Oscar-winning product placement (from BrandChannel)

Unable to keep my eyes open until 4am on Monday morning, I watched this year’s Oscars in highlight format the following day online, so unfortunately missed out on the network advertising that filled the commercial gaps. I would have been expecting big things though, as according to that endless source of brand information brandchannel.com, brands paid around the $1m-per-slot mark to gain a slice of the limelight. Not quite Super Bowl figures, but still a considerable investment.

While BrandChannel offers a great summary of these (and most importantly which ones were worth the spend), I always have a greater interest in those brands that gained from their presence in the movies themselves – outside of the commercial breaks and embeded within the film production process. Fortunately, BrandChannel covers these as well.

It’s always quite amusing to survey friends and colleagues on their recollection of product placement on screen – the latter especially given that they work within marketing and are arguably more watchful of brand presence within entertainment platforms. BrandChannel’s Brand Cameo database is the most exhaustive resource I have found of brand presence in movies of the last decade. As part of this, the clever folks have taken the brands present in this year’s Oscar contenders for Best Picture and plotted them on a matrix, plotting memorable versus instantly forgettable, against those that provided significant profit versus those that did not.

Hopefully, they won’t mind me reproducing it in full here:

(c) BrandChannel.com 2010

It should be noted that Günther’s in District 9 and RDA that featured in Cameron’s epic Avatar were actually fictional brands. Now that is an interesting area in itself. Having written previously on how events, rights-holders and entertainment platforms are increasingly feeling the need to get a ‘brand stamp of approval’ on their project (even if they have to make one up), I am further convinced that we all now require a brand presence within our entertainment to validate its grounding in reality.

Though in the case of both District 9 and Avatar, paradoxically the branding was exercised to validate their grounding in un-reality.  I guess given their sci-fi nature, it seems to make more sense to create a fictional unknown brand, thereby emphasizing the futuristic setting. But nonetheless, Günther’s and RDA still fall firmly on the ‘memorable’ side of scale – despite their non-existence in our reality. Was this a missed opportunity for ‘real’ brands? Would South African-born Nando’s or thoroughly American N.A.S.A. have offered anything more? Would the producers have allowed it? Would the brand managers have wanted to association? And would the brand messages have been more – or less – memorable as a result?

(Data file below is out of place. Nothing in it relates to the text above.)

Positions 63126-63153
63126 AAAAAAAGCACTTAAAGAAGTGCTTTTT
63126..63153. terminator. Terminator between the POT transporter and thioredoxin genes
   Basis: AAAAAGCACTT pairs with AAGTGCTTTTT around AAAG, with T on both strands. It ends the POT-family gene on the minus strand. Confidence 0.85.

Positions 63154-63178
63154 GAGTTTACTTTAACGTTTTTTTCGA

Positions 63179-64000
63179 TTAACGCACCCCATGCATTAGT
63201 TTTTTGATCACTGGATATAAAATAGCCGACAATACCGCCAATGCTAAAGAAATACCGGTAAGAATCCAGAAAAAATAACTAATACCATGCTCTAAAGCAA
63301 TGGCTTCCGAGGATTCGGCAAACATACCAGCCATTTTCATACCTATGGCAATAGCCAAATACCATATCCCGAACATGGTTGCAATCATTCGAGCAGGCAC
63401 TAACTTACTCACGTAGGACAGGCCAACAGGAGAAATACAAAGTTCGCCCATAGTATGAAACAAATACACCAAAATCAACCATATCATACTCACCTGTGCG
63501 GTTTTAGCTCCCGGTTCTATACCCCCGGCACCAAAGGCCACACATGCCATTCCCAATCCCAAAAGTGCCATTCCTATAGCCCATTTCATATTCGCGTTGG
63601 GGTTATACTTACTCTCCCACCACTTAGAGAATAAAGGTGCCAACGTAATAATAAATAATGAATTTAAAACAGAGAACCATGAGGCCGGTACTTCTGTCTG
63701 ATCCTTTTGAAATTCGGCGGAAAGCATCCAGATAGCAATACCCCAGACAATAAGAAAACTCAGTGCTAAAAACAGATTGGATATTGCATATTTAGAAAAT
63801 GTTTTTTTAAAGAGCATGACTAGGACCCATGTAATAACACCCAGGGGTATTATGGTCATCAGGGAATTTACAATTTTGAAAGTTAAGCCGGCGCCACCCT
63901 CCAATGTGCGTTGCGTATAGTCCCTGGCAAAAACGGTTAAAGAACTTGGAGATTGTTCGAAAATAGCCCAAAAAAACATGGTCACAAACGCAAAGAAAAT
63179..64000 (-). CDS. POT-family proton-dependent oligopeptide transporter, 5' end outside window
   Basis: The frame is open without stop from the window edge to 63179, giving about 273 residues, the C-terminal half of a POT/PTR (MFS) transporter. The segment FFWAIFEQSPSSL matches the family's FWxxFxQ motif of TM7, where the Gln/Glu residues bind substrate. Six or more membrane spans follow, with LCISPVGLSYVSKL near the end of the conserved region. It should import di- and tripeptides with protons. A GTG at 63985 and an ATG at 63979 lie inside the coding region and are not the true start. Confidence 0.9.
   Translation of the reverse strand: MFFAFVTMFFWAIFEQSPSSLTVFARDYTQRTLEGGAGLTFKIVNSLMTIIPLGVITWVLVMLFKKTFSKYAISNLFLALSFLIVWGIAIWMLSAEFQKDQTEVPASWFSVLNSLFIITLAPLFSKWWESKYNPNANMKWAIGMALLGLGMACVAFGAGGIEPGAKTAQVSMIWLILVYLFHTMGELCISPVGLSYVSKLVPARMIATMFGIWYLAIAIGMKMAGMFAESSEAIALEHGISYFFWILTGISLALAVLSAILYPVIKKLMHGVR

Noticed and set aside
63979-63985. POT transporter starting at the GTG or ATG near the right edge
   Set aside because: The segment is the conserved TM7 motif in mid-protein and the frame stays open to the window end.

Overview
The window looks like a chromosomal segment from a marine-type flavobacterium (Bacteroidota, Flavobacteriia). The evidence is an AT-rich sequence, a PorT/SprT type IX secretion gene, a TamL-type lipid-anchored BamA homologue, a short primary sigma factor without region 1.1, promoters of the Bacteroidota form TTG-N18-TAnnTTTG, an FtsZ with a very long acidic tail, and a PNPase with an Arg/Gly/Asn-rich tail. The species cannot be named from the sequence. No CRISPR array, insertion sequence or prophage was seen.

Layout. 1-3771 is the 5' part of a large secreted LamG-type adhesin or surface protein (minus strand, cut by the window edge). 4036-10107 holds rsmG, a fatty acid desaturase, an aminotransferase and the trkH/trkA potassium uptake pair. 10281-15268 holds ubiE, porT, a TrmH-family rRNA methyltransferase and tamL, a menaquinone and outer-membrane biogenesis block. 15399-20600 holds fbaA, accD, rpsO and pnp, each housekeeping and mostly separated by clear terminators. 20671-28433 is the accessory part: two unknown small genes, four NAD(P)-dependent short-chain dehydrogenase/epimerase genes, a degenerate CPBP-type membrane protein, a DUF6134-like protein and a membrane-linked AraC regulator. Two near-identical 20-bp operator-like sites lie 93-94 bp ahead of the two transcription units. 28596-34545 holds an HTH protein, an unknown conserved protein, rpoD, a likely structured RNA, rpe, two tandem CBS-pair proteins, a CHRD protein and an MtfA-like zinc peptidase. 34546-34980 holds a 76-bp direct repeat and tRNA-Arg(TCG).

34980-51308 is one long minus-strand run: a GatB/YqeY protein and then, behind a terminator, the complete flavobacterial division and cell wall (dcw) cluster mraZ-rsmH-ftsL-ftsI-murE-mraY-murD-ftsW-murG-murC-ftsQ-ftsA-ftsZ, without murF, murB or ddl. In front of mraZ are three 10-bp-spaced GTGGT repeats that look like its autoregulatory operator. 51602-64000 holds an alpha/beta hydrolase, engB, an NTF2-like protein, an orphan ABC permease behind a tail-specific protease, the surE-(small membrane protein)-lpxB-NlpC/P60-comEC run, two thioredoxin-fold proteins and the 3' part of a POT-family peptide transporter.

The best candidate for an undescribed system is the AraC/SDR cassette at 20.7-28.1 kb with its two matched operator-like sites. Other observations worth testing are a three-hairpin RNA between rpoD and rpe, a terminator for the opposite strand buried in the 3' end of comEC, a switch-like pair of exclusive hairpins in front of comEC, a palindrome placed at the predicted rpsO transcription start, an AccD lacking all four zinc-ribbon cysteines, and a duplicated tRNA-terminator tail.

I would love to know what goes in to thinking up these fictional companies. Do production execs or screenwriters work in a name that states a subtle (or not-so-subtle) socio-political message to fit with the film’s thematic development? As one District 9 viewer pointed out in a fan forum, sometimes the conotations have more meaning than at first it might appear:

‘Why were the South Africans patrons of a restaurant named Günther’s? Günther is the name of a king of Burgundy and means “warrior” or “soldier.” In effect, the South African blacks had a white warrior to thank for their sustenance.’

Either which way, we are entering an era where commerciality of movies – on and off screen – may fast become the life-blood of the industry; if, in fact we are not there already. How many years before an esteemed member of the Hollywood glitterati stands before the Academy audience and announces, ‘And the Academy Award for Best Product Placement goes to….‘?

If this year’s Oscar-winning animated short film Logorama is anything to go by, it won’t be long. For those who have not yet had the pleasure of this little piece, the entire premise is the over-branded commercialisation of modern-day America on film. Watch the trailer here. Utter genius.

(c) Logorama 2010
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